DETROIT, MI — Little girls as young as 6 thought they were taking
 a “special girls’ trip” or needed to make a long journey to see the 
doctor because their tummies hurt, according to a criminal 
complaint filed in federal court Thursday charging a Detroit
 emergency room doctor with female genital mutilation. Female
 mutilation is a religious and cultural practice most often found
 in Africa, Asia and the Middle East, but it is illegal in the United
 States and has been denounced as a violation of women and girls 
by the World Health Organization.
Dr. Jumana Nagarwala, 44, of Northville, was expected to be 
arraigned in federal court Thursday afternoon on the felony
 charges, which the Justice Department said may be the first
 brought under a federal statute that criminalizes the practice, 
commonly known as FGM. Nagarwala is accused of performing 
the procedures on girls between the ages of 6 and 8, many of 
whom traveled across state lines to her office in Livonia, Michigan.
The young girls were confused about the reasons behind their visits
 to Nagarwala and told not to talk about the “secret procedure,”
 according to the complaint. A 7-year-old from Minnesota told an
 FBI forensic investigator that she screamed in pain when she
 “got a shot” after being told to take off her pants and underwear, 
and that she could “barely walk and felt the pain all the way down
 to her ankle,” the complaint reads.
Nagarwala, an emergency room doctor at Henry Ford Hospital, is a
 member of a religious and cultural community that practices FGM
 as a means of controlling girls' sexuality, the government said. 
She didn't perform the procedures at the hospital, according to
 the complaint.
Authorities said Nagarwala performed the procedures on “multiple
 minor girls,” both from Michigan and out-of-state, at her Livonia 
clinic. The FBI’s Detroit Division and Homeland Security
 Investigations investigated the case, with the assistance of the
 Livonia Police Department, the U.S. Attorney’s Office of the
 Eastern District of Michigan and the FBI’s International Human
 Rights Unit, Criminal Investigative Division.
“Female genital mutilation constitutes a particularly brutal form
 of violence against women and girls,” Acting U.S. Attorney Daniel
 Lemisch said in a statement announcing the charges. “The practice
 has no place in a modern society.”
U.S. Attorney General Assistant Attorney General Kenneth A. 
Blanco of the Justice Department’s Criminal Division said the
 Department of Justice is committed to stopping female genital
 mutilation in the United States and “will use the full power of the
 law to ensure that no girls suffer such physical and emotional abuse.”

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David Gelios, special agent in charge of the FBI’s Detroit Division,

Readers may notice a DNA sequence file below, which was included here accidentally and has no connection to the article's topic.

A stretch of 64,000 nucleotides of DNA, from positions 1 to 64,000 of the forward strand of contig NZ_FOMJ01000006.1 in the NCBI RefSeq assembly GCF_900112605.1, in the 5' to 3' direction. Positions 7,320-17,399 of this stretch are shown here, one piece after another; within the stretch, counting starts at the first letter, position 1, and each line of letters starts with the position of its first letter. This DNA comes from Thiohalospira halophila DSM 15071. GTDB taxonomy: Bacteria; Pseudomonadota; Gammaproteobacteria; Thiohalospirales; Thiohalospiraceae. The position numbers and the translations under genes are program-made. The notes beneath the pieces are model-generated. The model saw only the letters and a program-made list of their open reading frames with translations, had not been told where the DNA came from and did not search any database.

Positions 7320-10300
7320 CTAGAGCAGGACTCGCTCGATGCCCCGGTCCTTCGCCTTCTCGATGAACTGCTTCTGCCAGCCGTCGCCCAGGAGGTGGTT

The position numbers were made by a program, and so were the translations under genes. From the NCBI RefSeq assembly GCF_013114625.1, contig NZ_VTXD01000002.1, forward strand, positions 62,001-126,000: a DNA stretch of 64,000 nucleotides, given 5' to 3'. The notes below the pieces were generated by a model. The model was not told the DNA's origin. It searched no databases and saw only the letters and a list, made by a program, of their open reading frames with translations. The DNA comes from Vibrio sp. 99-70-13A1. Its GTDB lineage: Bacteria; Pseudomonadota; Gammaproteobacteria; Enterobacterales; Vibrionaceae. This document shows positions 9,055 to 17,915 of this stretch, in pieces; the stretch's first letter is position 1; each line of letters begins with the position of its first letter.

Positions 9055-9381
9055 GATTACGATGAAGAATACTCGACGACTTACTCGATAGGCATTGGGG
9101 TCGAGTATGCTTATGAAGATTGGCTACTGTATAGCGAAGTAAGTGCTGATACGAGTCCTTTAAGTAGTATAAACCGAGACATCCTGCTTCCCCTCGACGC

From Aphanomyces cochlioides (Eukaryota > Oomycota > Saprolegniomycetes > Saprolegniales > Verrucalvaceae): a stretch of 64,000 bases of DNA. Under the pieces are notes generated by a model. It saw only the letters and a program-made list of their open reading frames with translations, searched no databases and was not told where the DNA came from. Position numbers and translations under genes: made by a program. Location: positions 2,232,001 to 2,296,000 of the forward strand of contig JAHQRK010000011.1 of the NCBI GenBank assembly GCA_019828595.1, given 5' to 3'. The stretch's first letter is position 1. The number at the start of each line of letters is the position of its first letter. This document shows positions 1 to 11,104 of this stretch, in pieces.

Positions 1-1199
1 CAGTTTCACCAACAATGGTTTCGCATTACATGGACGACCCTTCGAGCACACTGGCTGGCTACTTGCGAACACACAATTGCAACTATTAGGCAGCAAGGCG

called the allegations against Nagarwala “disturbing” and the 
practice itself “barbaric.”
Steve Francis, special agent in charge of U.S. Immigration and 
Customs Enforcement’s Homeland Security Investigations
 (ICE-HSI) Detroit Field Office, said the allegations against
 Nagarwala “are made even more deplorable, given the
 defendant’s position as a trusted medical professional in the
While male circumcision does not affect the male sex organ, 
FGM damages female sex organs and both inhibits pleasure and
 causes severe pain and complications for women’s sexual and
 reproductive health, according to the group Equality Now. 
The ideology behind the practices is different, too, the group 
said, noting that FGM is a “patriarchal cultural tradition carried
 out with the intent of subjugating women and controlling their 
bodies,” while male circumcision is “not rooted in a blatantly 
discriminatory ideology.”
The World Health Organization said FMG has been internationally
 condemned as a violation of the human rights of girls and women.
“It reflects deep-rooted inequality between the sexes, and constitutes
 an extreme form of discrimination against women,” WHO said. “It 
is nearly always carried out on minors and is a violation of the rights
 of children. The practice also violates a person's rights to health, 
security and physical integrity, the right to be free from torture and
 cruel, inhuman or degrading treatment, and the right to life when
 the procedure results in death.”
The United States officially criminalized FGM in 2012 under
 18 U.S.C. 116, which also includes a travel ban prohibiting 
parents and others from taking minor girls out of the country 
to obtain the procedure. It is punishable by up to five years in
 prison, but Nagarwala could get anywhere from 10 years to
 life in prison if she is convicted of transportation of an individual
 with intent to engage in criminal sexual activity.

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